Monica Lindsey. Photo: Peter Cane

By Monica Lindsey, Annapolis

Like many, on Nov. 9, 2016, I woke up in a place that looked like my home in Maryland. I walked down the same steps, ate in the same kitchen and pulled out of the same parking space in the same car I had driven for the past five years. However, for all intents and purposes, life had completely changed for me.

My mother oft-quoted Luke 12: “From everyone to whom much has been given, much will be required…” I wondered many times throughout my youth what she meant. The reality and meaning came on January 21, 2017, the day I, along with millions of others, marched. On this day I marched with my daughters and friends. We found ourselves intertwined in a moment that history that words and pictures can’t even begin to describe. This is the day that I became an activist.

Truly, I knew women and men who marched in the 60s, Occupied Wall Street in 2011 and spoke out for the 99 percent. But I had not yet found my existence, my voice or my strength because it was either before my time or not my time.

Before Nov. 8, I had lived a relatively privileged life as an African American woman living in the shadows of those who fought hard for the privileges I liberally used without regard. The sacrifices, tears, and heartaches were not a part of my experience or reality. So successful had my family been at covering their painful experiences, I had to search my conscience hard to realize that my reality was a result of hard-won battles of social and racial justice. I had not been party to the sit-ins and marches. I missed the raised hands joined in unity. I did not speak with the voices raised against the injustices of discrimination and biases.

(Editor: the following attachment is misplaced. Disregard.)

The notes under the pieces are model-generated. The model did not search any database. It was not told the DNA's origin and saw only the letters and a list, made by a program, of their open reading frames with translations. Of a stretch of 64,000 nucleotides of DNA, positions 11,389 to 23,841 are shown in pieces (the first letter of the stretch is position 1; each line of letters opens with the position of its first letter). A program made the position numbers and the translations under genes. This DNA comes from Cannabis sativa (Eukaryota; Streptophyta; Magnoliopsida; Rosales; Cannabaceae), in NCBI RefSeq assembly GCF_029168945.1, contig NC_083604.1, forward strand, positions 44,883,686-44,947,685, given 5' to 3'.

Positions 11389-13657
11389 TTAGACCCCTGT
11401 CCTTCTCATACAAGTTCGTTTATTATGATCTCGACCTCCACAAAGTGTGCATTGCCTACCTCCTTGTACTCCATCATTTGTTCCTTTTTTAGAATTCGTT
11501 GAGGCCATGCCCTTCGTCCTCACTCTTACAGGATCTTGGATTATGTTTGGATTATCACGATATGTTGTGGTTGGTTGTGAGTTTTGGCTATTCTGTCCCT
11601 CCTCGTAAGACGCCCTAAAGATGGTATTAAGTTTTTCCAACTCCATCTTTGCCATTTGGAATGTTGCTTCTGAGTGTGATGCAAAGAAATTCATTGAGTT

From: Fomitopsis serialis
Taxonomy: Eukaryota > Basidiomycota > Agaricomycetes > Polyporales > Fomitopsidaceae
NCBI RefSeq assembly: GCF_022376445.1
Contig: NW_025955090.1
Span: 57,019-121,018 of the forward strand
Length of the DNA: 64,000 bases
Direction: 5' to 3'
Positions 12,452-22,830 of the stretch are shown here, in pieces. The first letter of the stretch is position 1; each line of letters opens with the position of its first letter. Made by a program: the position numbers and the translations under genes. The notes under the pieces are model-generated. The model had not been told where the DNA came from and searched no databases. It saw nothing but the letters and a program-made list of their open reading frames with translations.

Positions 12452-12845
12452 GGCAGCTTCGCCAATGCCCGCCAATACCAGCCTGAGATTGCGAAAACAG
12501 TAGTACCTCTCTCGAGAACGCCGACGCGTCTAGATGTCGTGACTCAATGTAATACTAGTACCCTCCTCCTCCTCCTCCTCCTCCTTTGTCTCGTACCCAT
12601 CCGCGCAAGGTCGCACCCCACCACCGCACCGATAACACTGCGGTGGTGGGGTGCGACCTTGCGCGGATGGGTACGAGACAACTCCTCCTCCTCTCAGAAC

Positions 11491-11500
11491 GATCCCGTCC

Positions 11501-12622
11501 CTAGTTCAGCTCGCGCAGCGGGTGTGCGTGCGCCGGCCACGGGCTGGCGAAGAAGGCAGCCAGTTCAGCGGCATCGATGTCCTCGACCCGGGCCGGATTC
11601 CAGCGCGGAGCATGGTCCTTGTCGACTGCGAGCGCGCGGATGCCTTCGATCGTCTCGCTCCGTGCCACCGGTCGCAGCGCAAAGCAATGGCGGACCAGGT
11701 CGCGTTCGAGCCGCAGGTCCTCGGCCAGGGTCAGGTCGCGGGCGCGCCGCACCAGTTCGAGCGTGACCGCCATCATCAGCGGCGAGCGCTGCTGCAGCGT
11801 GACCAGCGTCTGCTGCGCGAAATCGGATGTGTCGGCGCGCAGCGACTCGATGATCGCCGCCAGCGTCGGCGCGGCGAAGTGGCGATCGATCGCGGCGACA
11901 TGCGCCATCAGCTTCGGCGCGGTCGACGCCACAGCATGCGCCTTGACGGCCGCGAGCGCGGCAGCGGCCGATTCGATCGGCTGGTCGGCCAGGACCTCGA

It took staring into the devastated eyes of my two daughters the morning of November 9 for me to wake up and hear my call. I was without words to describe how this could happen in America in this supposed age of enlightenment.

So here I stand lending my voice, extending my hand in a battle that I thought was won. The battle continues. I have been passed the torch, I must continue the cry and march on.

Monica Lindsey now leads the Anne Arundel Women’s March Huddle. For more information, contact:

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